In less than 10 years, the world will need 30 percent more food to feed some 8 billion people.

Israeli agricultural technologies help farmers everywhere in meeting that challenge by increasing yield, decreasing use of water and pesticides, bolstering crops’ nutritional profile and disease resistance, and lowering costs.

But no technology is smart enough to control the weather. According to IBM Research, weather is to blame for 90 percent of the world’s multibillion-dollar crop losses, and an estimated one-quarter of those losses from disease and infestation could be prevented through more accurate predictive models.

Maybe that’s why the Israeli startup Taranis was accepted into two prestigious Israeli accelerators — Microsoft Ventures and 8200 EISP — at the same time.

The two-year-old company, based in Tel Aviv, just completed a $2 million funding round supporting its predictive product. The system combines site-specific big-data meteorological analytics and real-time observations input by the farmer, via a mobile app, to determine optimum preventive measures against weather-related disease and pest infestation.

The Taranis app lets the farmer input daily observations to fine-tune the predictive capabilities. Photo: courtesy
The Taranis app lets the farmer input daily observations to fine-tune the predictive capabilities. Photo: courtesy

Israel’s pear growers served as the test group, proving Taranis 97% accurate. This model is now being adapted for pear and apple farmers in the states of Washington and Michigan, and another model for almond farmers in Australia. The young company also has customers in southern Russia, Africa and Brazil.

“Brazil is our main target market because it’s one of the biggest agricultural markets after the US, China and India,” says COO and cofounder Ayal Karmi. “We think it’s the right time to introduce them to our technology.”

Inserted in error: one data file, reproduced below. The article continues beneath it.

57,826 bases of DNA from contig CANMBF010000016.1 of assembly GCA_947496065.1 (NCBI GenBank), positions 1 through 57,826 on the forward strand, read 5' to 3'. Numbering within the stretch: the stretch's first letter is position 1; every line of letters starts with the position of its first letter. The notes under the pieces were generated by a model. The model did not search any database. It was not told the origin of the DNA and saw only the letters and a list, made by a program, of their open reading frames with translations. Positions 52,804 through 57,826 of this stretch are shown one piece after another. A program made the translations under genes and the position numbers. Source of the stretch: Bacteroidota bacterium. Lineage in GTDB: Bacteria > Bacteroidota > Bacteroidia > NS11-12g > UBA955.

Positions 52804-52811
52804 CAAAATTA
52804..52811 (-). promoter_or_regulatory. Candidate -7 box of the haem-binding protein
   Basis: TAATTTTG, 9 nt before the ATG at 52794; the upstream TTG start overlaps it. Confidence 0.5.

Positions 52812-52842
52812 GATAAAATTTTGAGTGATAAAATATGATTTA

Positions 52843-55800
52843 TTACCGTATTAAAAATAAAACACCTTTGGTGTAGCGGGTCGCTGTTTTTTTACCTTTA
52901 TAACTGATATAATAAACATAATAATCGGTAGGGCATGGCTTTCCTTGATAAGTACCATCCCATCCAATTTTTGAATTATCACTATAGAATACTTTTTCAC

Images, sensors, farmer input

“We take our own meteorological data including satellite images, and combine them with off-the-shelf sensors we put in the fields,” Karmi tells ISRAEL21c. “Our app asks you questions as you walk through the field daily.

“All this goes into trying to predict occurrences before they happen, to save money on water, insecticides and other chemicals. Using these substances preventatively costs about a fifth of using them after the diseases happen because you can use so much less.”

Ag-tech already has much to offer farmers in the way of sensors and smart management, but the four Taranis cofounders saw an unmet need for applying weather analysis to preventing crop disease and insect infestation.

“This is a complicated niche to predict,” says Karmi. “We have a team with PhDs in the relevant areas, a unique combination of R&D and software developers.”

CEO Ofir Schlam is former R&D manager in the Prime Minister’s Office and comes from a family of farmers. CTO Eli Bukchin invented meteorological systems for the Israel Defense Forces. Asaf Horvitz, the company’s software architect, has 20 years of experience as a senior software engineer and big-data, server and optimization expert. Karmi, a former product manager, previously developed anomaly-detection algorithms for the Bank of Israel.

“Our main enabler is our weather model that is very granular and can calculate weather precisely within a one-and-a-half-kilometer area,” says Karmi.

He explains that Taranis uses advanced forecasting and “now-casting” technology to zero in onspecific weather parameters critical to agricultural decision-making.

“We try to predict, for example, leaf wetness, which you won’t get on a regular forecast,” says Karmi.

“We take all these data sources and our system adapts and learns from the actual sightings by the farmers reporting through the app. So the system becomes very individualized.”

The system also alerts the farmer to upcoming severe conditions like frost, hail, storms, drought or heavy precipitation, and sends actionable insights to the farmer’s smartphone. The B2B platform is priced on a per-acre basis.

Karmi says Taranis could be used on any type of farm, but is mainly intended for commodities crops such as corn, soy, wheat and cotton.

As adoption of Taranis’s platform grows, he points out, “the company will accrue an enormous dataset of great value to agricultural insurers, the pesticide industry and others.”

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